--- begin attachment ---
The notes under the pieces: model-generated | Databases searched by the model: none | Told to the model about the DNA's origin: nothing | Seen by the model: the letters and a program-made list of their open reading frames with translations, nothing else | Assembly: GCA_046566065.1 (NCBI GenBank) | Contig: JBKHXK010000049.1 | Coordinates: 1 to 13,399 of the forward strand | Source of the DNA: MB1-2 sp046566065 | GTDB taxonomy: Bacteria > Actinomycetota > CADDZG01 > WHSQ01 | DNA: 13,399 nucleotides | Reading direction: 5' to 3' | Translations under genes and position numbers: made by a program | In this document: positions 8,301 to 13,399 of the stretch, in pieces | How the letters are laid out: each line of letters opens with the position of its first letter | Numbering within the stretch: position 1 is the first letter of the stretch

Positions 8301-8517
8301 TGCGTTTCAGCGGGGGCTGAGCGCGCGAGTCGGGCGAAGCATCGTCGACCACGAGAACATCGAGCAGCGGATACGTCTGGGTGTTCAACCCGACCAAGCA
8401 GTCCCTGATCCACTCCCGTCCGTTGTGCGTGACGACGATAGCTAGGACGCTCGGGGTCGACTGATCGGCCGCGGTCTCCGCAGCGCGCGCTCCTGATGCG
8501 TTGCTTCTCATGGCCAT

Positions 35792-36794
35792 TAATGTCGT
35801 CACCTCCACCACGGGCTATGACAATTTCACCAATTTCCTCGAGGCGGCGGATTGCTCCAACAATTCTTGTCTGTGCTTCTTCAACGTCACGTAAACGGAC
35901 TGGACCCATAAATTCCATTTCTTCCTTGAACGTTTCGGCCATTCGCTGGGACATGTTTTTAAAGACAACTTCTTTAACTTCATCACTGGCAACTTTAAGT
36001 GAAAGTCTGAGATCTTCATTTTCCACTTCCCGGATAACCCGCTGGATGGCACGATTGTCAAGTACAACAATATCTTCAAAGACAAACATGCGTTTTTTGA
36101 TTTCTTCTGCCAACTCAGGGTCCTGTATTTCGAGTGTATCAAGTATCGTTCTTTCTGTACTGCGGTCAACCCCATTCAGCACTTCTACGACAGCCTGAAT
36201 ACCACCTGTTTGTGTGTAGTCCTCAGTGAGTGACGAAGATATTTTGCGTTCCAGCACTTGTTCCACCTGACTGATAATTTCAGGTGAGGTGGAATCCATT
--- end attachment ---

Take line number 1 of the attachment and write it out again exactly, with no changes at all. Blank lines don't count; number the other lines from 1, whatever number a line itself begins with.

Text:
The notes under the pieces: model-generated | Databases searched by the model: none | Told to the model about the DNA's origin: nothing | Seen by the model: the letters and a program-made list of their open reading frames with translations, nothing else | Assembly: GCA_046566065.1 (NCBI GenBank) | Contig: JBKHXK010000049.1 | Coordinates: 1 to 13,399 of the forward strand | Source of the DNA: MB1-2 sp046566065 | GTDB taxonomy: Bacteria > Actinomycetota > CADDZG01 > WHSQ01 | DNA: 13,399 nucleotides | Reading direction: 5' to 3' | Translations under genes and position numbers: made by a program | In this document: positions 8,301 to 13,399 of the stretch, in pieces | How the letters are laid out: each line of letters opens with the position of its first letter | Numbering within the stretch: position 1 is the first letter of the stretch